To get to the upper areas there was a fantastic set of stairs made from hardwood slices of timber and branches.




The internal features were just as interesting, although I am sure that building regulations in the UK would not allow the same creativity!




The bath was made out of a very old hardwood tree stump, upturned and hollowed out. A set of steps led up to the bath.






The second bathroom was equally unusual with a bath carved from solid rock. It had taken 48 days to form.




Outside there was a nice hardwood deck, all freeform shapes, carefully fitted to cover the area. Planks would have been too easy!



Having turned down the offer of a free night sleeping in the house, but accepting two papaya fruit and three pineapples, we continued our way up the road. We would have stayed but felt that we needed to get a bit further today. It was an interesting stop!

Further up the road were stalls selling fresh pineapple for as little as 6p each. Most were 10p.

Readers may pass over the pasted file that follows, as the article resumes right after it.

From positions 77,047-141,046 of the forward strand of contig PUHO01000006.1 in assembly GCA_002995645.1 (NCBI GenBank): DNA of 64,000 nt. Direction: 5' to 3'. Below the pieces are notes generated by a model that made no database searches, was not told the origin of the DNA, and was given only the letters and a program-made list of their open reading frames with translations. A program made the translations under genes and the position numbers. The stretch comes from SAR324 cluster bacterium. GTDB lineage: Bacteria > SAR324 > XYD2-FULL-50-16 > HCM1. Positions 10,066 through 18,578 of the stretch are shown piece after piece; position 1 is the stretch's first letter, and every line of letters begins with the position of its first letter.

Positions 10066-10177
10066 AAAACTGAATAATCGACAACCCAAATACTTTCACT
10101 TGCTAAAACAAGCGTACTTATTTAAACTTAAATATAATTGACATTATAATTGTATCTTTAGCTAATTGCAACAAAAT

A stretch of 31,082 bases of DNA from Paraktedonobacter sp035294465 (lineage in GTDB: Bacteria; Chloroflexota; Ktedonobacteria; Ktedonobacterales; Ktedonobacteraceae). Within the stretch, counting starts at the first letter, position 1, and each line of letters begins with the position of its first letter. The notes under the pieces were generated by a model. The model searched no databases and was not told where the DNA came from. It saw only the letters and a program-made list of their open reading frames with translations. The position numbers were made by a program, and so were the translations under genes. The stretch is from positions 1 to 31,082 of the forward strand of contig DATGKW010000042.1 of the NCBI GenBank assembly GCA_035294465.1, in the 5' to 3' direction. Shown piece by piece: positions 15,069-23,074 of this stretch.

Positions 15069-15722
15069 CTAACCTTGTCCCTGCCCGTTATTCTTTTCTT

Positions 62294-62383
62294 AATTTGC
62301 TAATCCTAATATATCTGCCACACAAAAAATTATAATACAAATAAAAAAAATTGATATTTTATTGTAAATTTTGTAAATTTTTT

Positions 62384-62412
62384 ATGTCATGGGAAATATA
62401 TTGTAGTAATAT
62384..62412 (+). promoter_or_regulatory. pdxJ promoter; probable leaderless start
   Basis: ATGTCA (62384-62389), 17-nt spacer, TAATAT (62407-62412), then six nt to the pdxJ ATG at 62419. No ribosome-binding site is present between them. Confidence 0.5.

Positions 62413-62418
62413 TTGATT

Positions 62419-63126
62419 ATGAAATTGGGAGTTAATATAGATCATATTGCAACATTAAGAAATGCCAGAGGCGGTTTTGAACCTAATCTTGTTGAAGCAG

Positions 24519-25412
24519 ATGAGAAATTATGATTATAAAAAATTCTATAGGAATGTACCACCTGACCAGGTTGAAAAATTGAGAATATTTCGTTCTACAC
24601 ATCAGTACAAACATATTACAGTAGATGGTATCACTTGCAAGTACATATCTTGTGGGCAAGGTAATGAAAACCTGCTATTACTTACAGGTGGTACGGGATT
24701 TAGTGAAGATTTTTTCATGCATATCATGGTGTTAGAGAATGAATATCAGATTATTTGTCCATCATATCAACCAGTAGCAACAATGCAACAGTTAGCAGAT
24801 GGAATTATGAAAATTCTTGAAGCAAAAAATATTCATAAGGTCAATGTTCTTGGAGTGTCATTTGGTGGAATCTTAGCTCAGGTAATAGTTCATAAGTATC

Prices generally are much lower outside tourist spots. This makes travel by car or camper really cost effective.

Further along the road we came to a small town that had really unusual lamp posts. It was not a tourist spot and so not sure how they managed to justify them in this little place. Nice though!




In the next town on the 3274, we stopped by a shop and bought ice creams and a couple of other bits and pieces. They asked us if we wanted to camp behind the shop. Really nice people. We spent the evening showing them the website, cooking and chatting (using mainly sign language).



6th December – Last day in Cha-am area

7 Dec

Today is our last day in this area before we return with our sons later in December. The hotel here is gearing up for Xmas with trees and presents. It’s hard to gear yourself for Xmas when it is 30 deg C during the day.




Again they changed the design of  floating petals in the pot at the front of the hotel reception. So much work and it only lasts a day!





Marjool and Frances walked around the gardens while Keith and I lazed about by the pool. We were both planning what we will do when we get home, obviously I have longer to wait. The gardens are really large and is full of trees with sweet smelling waxy flowers, and decorative hedging.






We said our goodbyes to Keith and Frances (we’ve had great fun) as they fly back tomorrow and will be leaving the hotel early. We have a more relaxed start but will be back on the road tomorrow, heading north west.